French fine dining with one of Londons' best wine lists
Category : Restaurant
| Cuisine : French
Address : 16 Cavendish Square, Marylebone, London, W1G 9DD, UNITED KINGDOM - Directions
Web : www.les-110-taillevent-london.com/
Opening Times : Mon-Fri: 11.30am-10.30pm, Sat: 6pm-10.30pm, Sun:Closed
Closest Tube : Oxford Circus
Private Dining Room : Details
One of the cardinal rules of revolution is that, for the new generation to come into its own, they must rebel against the older. London has been in the throes of a culinary renaissance for years now, and whilst many good things have come from it (cucina povera, Peruvian, championing lesser known wine varietals), a few different culinary heritages have fallen out of favour, and one of those is French cuisine. Unless it‘s rustic, stripped back, and selling natural and biodynamic wines, chances are that it hasn‘t had the easiest time staying afloat.
Which was why we were interested to see how Les 110 de Taillevent, the first international opening from the iconic French restaurant, which has most likely held Michelin stars for longer than you‘ve lived. The fine dining restaurant is a global gustatory icon, however Taillevent was equally renowned for its wine cellars and wine-pairing restaurant. For their London outpost, the Gardinier brothers chose a Georgian townhouse on Grosvenor Square for their dining room, a high-ceilinged affair drenched in hunter green and light woods - the respective colours of vine and cask.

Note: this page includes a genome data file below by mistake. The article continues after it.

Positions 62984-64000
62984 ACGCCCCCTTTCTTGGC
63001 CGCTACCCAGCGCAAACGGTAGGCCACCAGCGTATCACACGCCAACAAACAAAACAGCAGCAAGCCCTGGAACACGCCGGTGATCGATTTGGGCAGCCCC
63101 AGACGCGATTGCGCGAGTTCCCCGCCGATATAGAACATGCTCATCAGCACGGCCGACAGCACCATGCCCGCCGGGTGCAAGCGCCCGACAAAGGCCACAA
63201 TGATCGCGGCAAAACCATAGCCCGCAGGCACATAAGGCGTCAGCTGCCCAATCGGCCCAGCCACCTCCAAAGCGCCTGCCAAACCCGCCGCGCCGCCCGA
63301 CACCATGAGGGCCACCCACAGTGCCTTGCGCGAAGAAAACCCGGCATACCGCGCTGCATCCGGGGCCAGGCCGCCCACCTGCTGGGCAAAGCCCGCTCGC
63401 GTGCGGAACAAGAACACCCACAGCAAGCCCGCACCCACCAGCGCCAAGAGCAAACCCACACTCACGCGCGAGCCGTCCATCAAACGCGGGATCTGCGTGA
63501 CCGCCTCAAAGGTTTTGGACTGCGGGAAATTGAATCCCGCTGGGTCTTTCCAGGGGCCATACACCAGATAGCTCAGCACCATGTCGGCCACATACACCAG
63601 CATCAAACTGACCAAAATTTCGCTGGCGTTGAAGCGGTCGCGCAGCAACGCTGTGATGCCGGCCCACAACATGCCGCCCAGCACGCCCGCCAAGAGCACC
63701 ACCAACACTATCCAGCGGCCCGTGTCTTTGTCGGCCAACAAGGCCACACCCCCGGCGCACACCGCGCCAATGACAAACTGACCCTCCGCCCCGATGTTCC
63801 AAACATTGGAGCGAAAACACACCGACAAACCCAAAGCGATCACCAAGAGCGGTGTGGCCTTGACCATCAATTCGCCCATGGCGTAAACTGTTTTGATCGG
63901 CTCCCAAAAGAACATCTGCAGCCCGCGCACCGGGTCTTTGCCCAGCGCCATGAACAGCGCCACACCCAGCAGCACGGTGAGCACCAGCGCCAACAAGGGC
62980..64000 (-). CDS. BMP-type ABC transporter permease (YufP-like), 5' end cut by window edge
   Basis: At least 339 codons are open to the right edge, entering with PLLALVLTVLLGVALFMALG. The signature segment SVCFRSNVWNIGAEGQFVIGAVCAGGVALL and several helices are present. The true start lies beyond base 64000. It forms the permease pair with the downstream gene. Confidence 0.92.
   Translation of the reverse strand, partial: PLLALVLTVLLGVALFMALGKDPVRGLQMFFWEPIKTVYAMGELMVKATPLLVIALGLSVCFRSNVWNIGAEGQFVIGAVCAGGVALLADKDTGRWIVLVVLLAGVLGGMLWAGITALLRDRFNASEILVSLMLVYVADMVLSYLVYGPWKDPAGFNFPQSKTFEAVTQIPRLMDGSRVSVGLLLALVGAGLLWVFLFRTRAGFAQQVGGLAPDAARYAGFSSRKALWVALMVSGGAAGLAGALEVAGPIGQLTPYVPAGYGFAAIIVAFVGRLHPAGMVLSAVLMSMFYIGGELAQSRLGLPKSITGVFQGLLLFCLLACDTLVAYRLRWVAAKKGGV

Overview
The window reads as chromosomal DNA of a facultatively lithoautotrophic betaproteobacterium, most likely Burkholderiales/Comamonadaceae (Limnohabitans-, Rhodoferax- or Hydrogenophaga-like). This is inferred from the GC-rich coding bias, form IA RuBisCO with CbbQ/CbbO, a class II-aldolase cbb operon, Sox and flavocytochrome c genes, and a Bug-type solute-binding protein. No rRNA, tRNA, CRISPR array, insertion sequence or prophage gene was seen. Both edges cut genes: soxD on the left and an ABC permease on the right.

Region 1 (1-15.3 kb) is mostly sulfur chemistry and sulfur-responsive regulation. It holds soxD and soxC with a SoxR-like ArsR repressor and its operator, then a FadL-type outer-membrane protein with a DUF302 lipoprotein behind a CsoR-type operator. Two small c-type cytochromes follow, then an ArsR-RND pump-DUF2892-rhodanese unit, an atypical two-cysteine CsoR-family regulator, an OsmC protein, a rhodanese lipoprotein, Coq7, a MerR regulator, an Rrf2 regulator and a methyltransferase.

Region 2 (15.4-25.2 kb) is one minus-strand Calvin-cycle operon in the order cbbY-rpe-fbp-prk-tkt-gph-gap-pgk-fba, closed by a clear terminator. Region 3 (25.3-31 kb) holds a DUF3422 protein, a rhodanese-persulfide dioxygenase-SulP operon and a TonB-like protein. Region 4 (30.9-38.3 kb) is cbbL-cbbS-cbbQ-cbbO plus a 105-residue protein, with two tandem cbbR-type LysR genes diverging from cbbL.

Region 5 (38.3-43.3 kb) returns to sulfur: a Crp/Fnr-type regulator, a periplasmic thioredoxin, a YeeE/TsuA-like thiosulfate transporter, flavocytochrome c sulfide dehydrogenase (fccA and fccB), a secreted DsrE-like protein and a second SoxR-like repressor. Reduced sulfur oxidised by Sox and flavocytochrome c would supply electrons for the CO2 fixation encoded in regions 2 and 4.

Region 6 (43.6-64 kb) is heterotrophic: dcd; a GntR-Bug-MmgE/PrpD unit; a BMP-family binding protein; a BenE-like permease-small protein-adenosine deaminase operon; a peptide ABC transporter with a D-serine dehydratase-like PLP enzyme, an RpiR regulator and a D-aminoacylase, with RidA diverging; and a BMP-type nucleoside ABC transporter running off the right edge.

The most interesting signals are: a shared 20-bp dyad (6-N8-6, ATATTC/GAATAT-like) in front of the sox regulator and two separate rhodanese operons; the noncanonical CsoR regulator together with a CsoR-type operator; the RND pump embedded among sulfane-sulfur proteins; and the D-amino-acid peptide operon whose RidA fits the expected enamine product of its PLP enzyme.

There are 110 glasses of wine available and sommelier Christopher Lecoufle that pairs like a veteran matchmaker. Of everything sampled we were absolutely absorbed by seared foie gras with almond and spiced bread crumble and stewed custard apple; taken by the creaminess of spelt lobster risotto immersed in a lobster bisque; entranced by highland venison with lavender, chestnut, bonbon and liquorice; and captivated by a chocolate hazelnut cremeux with pomegranate and honeycomb.
It‘s often the case that during insurrections the powers-that-be are delivered to the gallows. In this case it‘s France - a country often accused of resting on its laurels and refusing to innovate. However, when eating French cuisine as good as what‘s on offer at Les 110 de Taillevent, all of these considerations evaporate with the first sip of wine taken and the forkful that makes it sing. If you‘ll excuse the rather stretched metaphor, it‘s a meal that will make a royalist of you.